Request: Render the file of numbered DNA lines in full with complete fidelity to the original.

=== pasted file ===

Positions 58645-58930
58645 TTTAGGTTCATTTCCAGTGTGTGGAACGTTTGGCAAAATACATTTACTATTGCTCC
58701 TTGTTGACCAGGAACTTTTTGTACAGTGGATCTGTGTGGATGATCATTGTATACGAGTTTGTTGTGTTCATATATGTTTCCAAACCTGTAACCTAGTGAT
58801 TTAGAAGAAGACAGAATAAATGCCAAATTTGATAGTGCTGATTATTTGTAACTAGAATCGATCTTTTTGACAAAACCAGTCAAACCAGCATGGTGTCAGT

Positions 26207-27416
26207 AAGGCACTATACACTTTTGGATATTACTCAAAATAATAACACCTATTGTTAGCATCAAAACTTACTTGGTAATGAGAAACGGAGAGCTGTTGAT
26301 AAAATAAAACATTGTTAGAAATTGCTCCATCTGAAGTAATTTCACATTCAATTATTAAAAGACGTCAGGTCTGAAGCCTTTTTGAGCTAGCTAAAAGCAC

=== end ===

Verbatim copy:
Positions 58645-58930
58645 TTTAGGTTCATTTCCAGTGTGTGGAACGTTTGGCAAAATACATTTACTATTGCTCC
58701 TTGTTGACCAGGAACTTTTTGTACAGTGGATCTGTGTGGATGATCATTGTATACGAGTTTGTTGTGTTCATATATGTTTCCAAACCTGTAACCTAGTGAT
58801 TTAGAAGAAGACAGAATAAATGCCAAATTTGATAGTGCTGATTATTTGTAACTAGAATCGATCTTTTTGACAAAACCAGTCAAACCAGCATGGTGTCAGT

Positions 26207-27416
26207 AAGGCACTATACACTTTTGGATATTACTCAAAATAATAACACCTATTGTTAGCATCAAAACTTACTTGGTAATGAGAAACGGAGAGCTGTTGAT
26301 AAAATAAAACATTGTTAGAAATTGCTCCATCTGAAGTAATTTCACATTCAATTATTAAAAGACGTCAGGTCTGAAGCCTTTTTGAGCTAGCTAAAAGCAC